“With the last Fed decision of the year behind us and the market having gone through a dramatic pullback since, we believe that barring an appearance of a ‘black swan’ event, or the shock of a bolt from the blue, the worst of the declines experienced by stocks in 2018 are behind us,” John Stoltzfus, chief market strategist at Oppenheimer, said in a note.
Echoing the White House position, as expressed through Treasury Secretary Steven Mnuchin, Stoltzfus blamed programmed trading and “technical factors” rather than “a deterioration in economic and corporate fundamentals” as the reason for the fourth-quarter selling.
In the big picture, Stoltzfus expects the S&P 500 to end 2019 at 2,960. The good news is that represents a 19 percent jump from Friday’s close. The bad news is it’s a hair below the year-end 3,000 target he had for the large-cap index at the start of 2018.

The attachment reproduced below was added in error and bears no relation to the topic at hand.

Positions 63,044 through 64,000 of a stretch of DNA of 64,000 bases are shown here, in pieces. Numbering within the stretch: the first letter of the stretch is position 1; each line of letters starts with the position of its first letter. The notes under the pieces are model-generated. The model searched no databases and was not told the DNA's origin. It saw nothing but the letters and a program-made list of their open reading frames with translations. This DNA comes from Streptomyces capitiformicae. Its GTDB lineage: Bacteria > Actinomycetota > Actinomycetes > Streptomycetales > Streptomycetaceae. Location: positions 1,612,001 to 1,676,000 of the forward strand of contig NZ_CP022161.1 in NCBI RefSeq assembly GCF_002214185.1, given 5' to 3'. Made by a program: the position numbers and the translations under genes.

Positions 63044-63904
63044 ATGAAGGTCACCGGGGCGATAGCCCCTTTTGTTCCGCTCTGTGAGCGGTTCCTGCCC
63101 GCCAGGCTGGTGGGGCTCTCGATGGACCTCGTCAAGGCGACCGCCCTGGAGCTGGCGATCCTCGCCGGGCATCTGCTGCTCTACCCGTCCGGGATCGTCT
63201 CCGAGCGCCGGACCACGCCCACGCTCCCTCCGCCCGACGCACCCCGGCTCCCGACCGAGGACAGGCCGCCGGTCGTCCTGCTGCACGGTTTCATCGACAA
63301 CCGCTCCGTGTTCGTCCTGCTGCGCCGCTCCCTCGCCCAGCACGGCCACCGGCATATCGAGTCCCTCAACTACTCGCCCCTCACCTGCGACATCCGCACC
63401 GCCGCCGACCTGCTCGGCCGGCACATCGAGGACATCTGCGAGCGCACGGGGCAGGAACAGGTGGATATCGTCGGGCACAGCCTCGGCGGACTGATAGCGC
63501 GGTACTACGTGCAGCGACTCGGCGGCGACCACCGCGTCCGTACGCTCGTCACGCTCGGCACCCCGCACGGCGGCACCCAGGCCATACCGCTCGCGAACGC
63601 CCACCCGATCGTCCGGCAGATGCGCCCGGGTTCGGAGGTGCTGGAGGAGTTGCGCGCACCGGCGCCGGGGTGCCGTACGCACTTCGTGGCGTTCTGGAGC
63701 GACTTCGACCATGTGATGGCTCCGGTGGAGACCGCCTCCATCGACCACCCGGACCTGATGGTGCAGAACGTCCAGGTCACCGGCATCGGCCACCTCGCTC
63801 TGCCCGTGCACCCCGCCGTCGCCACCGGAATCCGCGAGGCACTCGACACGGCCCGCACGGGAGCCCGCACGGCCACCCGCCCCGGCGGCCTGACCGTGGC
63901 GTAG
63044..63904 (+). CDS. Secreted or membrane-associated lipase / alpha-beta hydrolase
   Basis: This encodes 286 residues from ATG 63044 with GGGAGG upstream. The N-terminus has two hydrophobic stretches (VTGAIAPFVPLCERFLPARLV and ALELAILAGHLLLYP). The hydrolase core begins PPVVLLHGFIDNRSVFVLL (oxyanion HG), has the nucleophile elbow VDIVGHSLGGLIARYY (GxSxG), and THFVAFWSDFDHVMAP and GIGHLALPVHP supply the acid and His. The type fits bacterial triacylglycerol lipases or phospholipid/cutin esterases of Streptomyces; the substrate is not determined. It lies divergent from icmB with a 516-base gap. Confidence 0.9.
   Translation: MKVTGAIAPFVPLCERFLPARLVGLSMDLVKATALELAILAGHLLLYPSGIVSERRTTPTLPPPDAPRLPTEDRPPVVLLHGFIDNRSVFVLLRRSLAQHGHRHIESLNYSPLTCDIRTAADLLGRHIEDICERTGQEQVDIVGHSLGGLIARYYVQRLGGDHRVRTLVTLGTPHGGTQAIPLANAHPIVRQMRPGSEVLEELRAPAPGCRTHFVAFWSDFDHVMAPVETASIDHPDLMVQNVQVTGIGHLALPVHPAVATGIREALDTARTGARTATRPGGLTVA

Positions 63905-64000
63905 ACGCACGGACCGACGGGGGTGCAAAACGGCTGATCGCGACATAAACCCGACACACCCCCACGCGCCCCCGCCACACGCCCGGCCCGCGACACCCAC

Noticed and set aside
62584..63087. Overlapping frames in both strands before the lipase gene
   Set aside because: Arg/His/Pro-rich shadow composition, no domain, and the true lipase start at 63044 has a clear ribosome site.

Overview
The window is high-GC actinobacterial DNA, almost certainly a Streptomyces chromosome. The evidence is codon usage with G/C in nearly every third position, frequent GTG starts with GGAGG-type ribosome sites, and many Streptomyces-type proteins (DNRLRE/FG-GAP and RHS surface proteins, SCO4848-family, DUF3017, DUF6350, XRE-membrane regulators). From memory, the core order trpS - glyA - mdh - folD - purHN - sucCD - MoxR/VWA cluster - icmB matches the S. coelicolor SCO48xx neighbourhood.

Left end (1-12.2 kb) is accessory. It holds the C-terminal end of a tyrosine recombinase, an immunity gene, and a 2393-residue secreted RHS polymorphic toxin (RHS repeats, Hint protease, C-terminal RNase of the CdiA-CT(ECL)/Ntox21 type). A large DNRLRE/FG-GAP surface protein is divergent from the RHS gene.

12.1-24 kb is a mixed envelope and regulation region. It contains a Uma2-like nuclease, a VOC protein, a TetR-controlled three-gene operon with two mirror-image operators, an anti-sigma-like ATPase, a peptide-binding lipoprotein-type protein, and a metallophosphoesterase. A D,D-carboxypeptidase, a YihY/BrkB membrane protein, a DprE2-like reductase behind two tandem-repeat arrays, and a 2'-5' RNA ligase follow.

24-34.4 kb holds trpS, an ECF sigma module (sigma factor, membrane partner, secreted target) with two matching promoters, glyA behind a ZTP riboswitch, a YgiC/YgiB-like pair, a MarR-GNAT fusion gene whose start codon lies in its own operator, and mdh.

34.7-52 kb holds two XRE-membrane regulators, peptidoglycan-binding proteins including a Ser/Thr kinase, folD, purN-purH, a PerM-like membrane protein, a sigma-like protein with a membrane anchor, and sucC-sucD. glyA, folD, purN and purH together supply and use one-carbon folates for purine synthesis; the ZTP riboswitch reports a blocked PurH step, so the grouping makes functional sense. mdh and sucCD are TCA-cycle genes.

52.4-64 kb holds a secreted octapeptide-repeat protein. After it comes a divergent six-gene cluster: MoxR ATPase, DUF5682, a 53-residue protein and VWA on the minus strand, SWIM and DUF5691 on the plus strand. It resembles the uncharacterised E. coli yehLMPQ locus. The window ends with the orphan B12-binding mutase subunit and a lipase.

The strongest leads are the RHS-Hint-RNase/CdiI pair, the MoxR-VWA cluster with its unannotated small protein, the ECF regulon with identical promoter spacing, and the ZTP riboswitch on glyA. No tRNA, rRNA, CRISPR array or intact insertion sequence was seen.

“We believe investors should view this as an opportunity to gain equity exposure at attractive valuations to market segments that appear oversold,” he said.
Indeed, investors can take some solace in that the year ended with a mild Santa Claus rally on Wall Street, albeit under volatile conditions.
The gains bought the major averages up more than 6 percent apiece following the disastrous Christmas Eve dive. However, Stoltzfus, like many of his Wall Street colleagues, believes the market in 2019 will endure some more pain and volatility before finally straightening out and climbing higher.